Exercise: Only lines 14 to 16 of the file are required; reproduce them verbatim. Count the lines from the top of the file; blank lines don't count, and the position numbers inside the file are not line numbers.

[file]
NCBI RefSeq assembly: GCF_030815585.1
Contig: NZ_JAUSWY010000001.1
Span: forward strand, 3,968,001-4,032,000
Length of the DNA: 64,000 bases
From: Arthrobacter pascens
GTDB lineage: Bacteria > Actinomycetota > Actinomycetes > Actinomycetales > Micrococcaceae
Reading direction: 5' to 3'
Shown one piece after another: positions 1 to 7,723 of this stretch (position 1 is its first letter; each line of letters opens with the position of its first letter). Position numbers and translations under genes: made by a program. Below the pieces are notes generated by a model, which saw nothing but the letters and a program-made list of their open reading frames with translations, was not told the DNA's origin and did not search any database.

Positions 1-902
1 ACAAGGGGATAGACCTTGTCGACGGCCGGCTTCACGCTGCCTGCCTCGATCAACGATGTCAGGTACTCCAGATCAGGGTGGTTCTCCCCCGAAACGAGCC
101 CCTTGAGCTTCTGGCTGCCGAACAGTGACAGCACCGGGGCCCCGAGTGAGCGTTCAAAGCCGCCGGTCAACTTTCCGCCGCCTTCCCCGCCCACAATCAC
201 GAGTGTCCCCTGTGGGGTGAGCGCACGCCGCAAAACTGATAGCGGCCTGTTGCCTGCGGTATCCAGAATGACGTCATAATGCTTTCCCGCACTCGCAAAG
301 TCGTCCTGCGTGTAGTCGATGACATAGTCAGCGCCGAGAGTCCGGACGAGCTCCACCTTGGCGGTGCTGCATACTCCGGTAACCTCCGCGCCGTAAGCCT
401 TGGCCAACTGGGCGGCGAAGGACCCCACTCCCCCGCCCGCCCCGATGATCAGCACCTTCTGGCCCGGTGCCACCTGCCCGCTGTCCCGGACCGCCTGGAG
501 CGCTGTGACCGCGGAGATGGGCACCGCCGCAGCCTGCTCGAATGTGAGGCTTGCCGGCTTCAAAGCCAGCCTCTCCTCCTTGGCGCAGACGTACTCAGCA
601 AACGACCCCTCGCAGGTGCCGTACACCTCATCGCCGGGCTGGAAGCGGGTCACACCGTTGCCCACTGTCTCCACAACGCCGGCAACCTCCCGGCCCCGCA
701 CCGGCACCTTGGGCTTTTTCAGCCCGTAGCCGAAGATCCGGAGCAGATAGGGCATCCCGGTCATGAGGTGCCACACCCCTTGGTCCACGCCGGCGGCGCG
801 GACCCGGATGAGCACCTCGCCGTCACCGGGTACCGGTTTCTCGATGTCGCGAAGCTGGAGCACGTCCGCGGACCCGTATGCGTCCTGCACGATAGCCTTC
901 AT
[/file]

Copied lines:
401 TGGCCAACTGGGCGGCGAAGGACCCCACTCCCCCGCCCGCCCCGATGATCAGCACCTTCTGGCCCGGTGCCACCTGCCCGCTGTCCCGGACCGCCTGGAG
501 CGCTGTGACCGCGGAGATGGGCACCGCCGCAGCCTGCTCGAATGTGAGGCTTGCCGGCTTCAAAGCCAGCCTCTCCTCCTTGGCGCAGACGTACTCAGCA
601 AACGACCCCTCGCAGGTGCCGTACACCTCATCGCCGGGCTGGAAGCGGGTCACACCGTTGCCCACTGTCTCCACAACGCCGGCAACCTCCCGGCCCCGCA